Assessment of the quality of the hybridization can be conducted by evaluating the image histogram and the scanned image of the microarray (Figure 2). Acceptable hybridizations will have 1-2% of the features saturated (i.e., yielding 1e-5 normalized counts at the 65,000 saturation limit) with the PMT value set near 500. If the PMT value has to be adjusted drastically from 500 to attain 1e-5 normalized counts at the 65,000 saturation limit, this generally indicates poor hybridization of the labeled cDNA to the microarray. Data quality will be comprised if this data is continued through subsequent analysis. Hybridization quality can also be qualitatively assessed by viewing images of the scanned array (Figure 3). The Roche NimbleGen Hybridization Kit contains an alignment oligo mixture of Cy3- and Cy5-labeled 48mer oligonucleotides that hybridize to alignment features on the arrays. Qualitative assessment of the intensity of the alignment oligos to other features on the array permits a quality check on the hybridization efficiency of the fluorescently labeled cDNA onto the array. Following further analysis, a scatter plot of your analyzed data can be used to determine the relative levels of gene expression and to identify genes that are differentially expressed between your samples (Figure 4).

    Thumbnail of Figure 1
    Figure 1. A NanoDrop spectrum from cDNA labeled with Cy3. Labeled cDNA yield and dye incorporation can be assessed using a NanoDrop ND-1000 spectrophotometer. Please click here to see a larger version of figure 1.

    Thumbnail of Figure 1
    Figure 2. A GenePix histogram for microarray scan. Quality of the hybridization can be assessed by evaluating the image histogram. Acceptable hybridizations will have 1-2% of the features saturated with 1e-5 normalized counts at the 65,000 saturation limit with the PMT value set near 500. Please click here to see a larger version of figure 2.

    Figure 3
    Figure 3. A scanned microarray image. Hybridization quality can be assessed by viewing the scanned image of the microarray. The image should be examined for the presence of dust or other interfering factors prohibiting visualization of each feature and thus, preventing accurate calculation of the fluorescence intensity of the feature. The intensity of the alignment oligos can be compared to the other features on the array to assess hybridization efficiency.

    Figure 4
    Figure 4. A scatter plot of an analyzed microarray experiment. The goal of this procedure is to identify genes that are differentially expressed in your samples. Microarray data can be further analyzed and viewed in a scatter plot to visualize genes that are differentially expressed.

    Table 1. Components from Roche NimbleGen Hybridization Kit to add for hybridization step 2.

    Component Volume
    Sample (dissolved in water) 5 μl
    2X Hybridization Buffer 9 μl
    Hyb A 3.6 μl
    Alignment Oligo 0.4 μl
    Total volume 18 μl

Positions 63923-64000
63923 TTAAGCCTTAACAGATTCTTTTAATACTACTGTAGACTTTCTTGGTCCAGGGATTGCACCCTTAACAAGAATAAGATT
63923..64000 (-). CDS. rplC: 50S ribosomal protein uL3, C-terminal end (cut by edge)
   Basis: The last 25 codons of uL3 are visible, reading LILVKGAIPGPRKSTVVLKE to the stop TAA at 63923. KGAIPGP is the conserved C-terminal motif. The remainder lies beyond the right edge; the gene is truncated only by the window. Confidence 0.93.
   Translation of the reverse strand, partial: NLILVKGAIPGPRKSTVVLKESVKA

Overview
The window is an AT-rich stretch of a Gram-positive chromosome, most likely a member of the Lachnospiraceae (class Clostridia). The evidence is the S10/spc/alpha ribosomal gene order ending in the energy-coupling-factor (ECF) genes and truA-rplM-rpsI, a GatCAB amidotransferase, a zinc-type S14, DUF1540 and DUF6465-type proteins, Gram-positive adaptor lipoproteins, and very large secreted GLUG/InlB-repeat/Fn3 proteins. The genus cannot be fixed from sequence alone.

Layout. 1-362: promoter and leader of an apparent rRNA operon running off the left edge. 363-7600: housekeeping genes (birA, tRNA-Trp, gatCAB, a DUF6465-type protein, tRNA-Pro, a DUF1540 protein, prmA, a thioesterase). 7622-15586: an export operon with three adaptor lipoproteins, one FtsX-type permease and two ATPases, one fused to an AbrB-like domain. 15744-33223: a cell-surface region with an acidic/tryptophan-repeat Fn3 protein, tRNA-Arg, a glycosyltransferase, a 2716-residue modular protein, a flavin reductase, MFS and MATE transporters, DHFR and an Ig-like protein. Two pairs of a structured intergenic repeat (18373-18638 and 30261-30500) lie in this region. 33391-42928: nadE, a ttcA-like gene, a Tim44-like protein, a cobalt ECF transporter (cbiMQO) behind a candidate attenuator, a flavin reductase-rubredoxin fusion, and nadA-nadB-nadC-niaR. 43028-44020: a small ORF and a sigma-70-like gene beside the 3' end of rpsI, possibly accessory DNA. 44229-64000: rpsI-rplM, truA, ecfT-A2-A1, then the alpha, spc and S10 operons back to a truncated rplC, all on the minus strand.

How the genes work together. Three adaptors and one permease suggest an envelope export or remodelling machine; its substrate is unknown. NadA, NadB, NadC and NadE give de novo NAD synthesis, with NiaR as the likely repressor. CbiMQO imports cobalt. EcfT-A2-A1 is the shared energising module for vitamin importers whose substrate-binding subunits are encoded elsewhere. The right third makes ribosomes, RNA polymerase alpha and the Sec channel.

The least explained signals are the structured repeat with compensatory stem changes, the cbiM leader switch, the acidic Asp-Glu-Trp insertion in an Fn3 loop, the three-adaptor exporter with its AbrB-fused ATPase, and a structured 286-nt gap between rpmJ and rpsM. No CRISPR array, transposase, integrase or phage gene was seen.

Table 2. Wash buffers to be prepared for washing of arrays following hybridization.

    Component Wash Buffer IA* Wash Buffer IB Wash Buffer II Wash Buffer III
    Water 225 ml 225 ml 225 ml 225 ml
    10X Wash Buffer I, II, or III 25 ml 25 ml 25 ml 25 ml
    1 M DTT 25 μl 25 μl 25 μl 25 μl
    Total volume 250 ml 250 ml 250 ml 250 ml

    *Pre-warm to 42°C

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    Discussion

    Many microarray protocols, including the one detailed here, use fluorescent dyes as a means of measuring and quantifying hybridization. The Cy3 fluorescent dye is sensitive to photo and ozone degradation. It is recommended that the procedure be conducted in minimal lighting. In addition, small dust particles can interfere with hybridization and scanning. Special attention should be given to make sure the work area is clean and free from dust.

    There are many alternatives to the labeling protocol described in this procedure. It is recommended that various labeling protocols be tested to determine the optimal labeling procedure for each specific expression microarray platform. The procedure demonstrated here has been optimized for this specific expression array platform printed by Roche NimbleGen. In addition, we have found the labeling protocol detailed in the Roche NimbleGen Array User's Guide to work equally as well. Caution should be exercised if applying this protocol to other expression array platforms, especially from other manufacturers, as hybridization properties are largely governed by the printing methods of the platform.

    Coupling this expression array protocol to our RNA isolation and cDNA synthesis protocol routinely yields reproducible high quality gene expression array data in our laboratory. This is an important goal for all expression array analyses in that the final data quality is ultimately dependent upon the quality of these initial steps. Less than optimal results at any one of these steps leading to the final expression array analysis will impede the quality of the final data.

    The procedures presented in this video from fluorescent labeling of the cDNA to signal acquisition is standard procedure for expression array analysis independent of the experimental question. The direction in which to proceed for the analysis of the expression array data following image acquisition is largely dependent on each specific experiment.

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    Disclosures

    Materials

    Name Company Catalog Number Comments
    Array Microcentrifuge Dryer ISC Bioexpress C-1303-T
    BioPrime Array CGH Genomic Labeling System Invitrogen 18095-011
    Cyanine 3-dCTP PerkinElmer, Inc. NEL576
    GenePix 4000B Molecular Devices GENEPIX 4000B
    Microcon YM-30 EMD Millipore 42411
    NimbleGen Array Processing Accessories Roche Group 5223539001
    NimbleGen Hybridization Kit Roche Group 5223474001
    NimbleGen Hybridization System 4 Roche Group 5223652001
    NimbleGen Wash Buffer Kit Roche Group 5223504001
    X1 Mixers Roche Group 5223725001

    References

    1. BioPrime Array CGH Genomic Labeling System Manual. Version C, (2004).
    2. Roche NimbleGen Arrays User's Guide for Gene Expression Analysis. Version 3.0, (2008).